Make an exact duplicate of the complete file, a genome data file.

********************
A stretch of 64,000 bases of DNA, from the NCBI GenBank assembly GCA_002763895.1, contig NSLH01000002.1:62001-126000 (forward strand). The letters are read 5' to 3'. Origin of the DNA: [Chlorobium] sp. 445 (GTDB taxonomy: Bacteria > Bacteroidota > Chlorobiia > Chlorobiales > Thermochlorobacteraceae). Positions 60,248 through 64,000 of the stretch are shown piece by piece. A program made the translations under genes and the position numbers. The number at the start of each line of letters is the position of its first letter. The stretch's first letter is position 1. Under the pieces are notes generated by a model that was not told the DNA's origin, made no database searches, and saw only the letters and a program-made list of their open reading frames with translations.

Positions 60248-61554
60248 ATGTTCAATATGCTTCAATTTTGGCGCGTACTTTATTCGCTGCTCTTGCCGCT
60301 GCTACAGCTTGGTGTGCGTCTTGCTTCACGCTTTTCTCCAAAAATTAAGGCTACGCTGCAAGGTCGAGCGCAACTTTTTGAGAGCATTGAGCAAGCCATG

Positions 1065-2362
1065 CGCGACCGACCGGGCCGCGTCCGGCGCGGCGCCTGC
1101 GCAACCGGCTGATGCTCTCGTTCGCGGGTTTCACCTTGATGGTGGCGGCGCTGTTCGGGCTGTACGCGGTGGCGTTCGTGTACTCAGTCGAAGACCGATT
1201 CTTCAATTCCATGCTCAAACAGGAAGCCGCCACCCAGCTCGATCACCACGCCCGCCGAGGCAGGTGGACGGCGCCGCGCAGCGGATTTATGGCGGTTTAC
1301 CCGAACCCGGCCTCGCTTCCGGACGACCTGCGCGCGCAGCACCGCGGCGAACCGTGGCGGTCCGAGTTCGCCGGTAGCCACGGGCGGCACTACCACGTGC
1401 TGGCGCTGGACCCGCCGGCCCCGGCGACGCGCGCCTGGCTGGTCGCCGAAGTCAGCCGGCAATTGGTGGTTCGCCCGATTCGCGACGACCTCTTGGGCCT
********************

A stretch of 64,000 bases of DNA, from the NCBI GenBank assembly GCA_002763895.1, contig NSLH01000002.1:62001-126000 (forward strand). The letters are read 5' to 3'. Origin of the DNA: [Chlorobium] sp. 445 (GTDB taxonomy: Bacteria > Bacteroidota > Chlorobiia > Chlorobiales > Thermochlorobacteraceae). Positions 60,248 through 64,000 of the stretch are shown piece by piece. A program made the translations under genes and the position numbers. The number at the start of each line of letters is the position of its first letter. The stretch's first letter is position 1. Under the pieces are notes generated by a model that was not told the DNA's origin, made no database searches, and saw only the letters and a program-made list of their open reading frames with translations.

Positions 60248-61554
60248 ATGTTCAATATGCTTCAATTTTGGCGCGTACTTTATTCGCTGCTCTTGCCGCT
60301 GCTACAGCTTGGTGTGCGTCTTGCTTCACGCTTTTCTCCAAAAATTAAGGCTACGCTGCAAGGTCGAGCGCAACTTTTTGAGAGCATTGAGCAAGCCATG

Positions 1065-2362
1065 CGCGACCGACCGGGCCGCGTCCGGCGCGGCGCCTGC
1101 GCAACCGGCTGATGCTCTCGTTCGCGGGTTTCACCTTGATGGTGGCGGCGCTGTTCGGGCTGTACGCGGTGGCGTTCGTGTACTCAGTCGAAGACCGATT
1201 CTTCAATTCCATGCTCAAACAGGAAGCCGCCACCCAGCTCGATCACCACGCCCGCCGAGGCAGGTGGACGGCGCCGCGCAGCGGATTTATGGCGGTTTAC
1301 CCGAACCCGGCCTCGCTTCCGGACGACCTGCGCGCGCAGCACCGCGGCGAACCGTGGCGGTCCGAGTTCGCCGGTAGCCACGGGCGGCACTACCACGTGC
1401 TGGCGCTGGACCCGCCGGCCCCGGCGACGCGCGCCTGGCTGGTCGCCGAAGTCAGCCGGCAATTGGTGGTTCGCCCGATTCGCGACGACCTCTTGGGCCT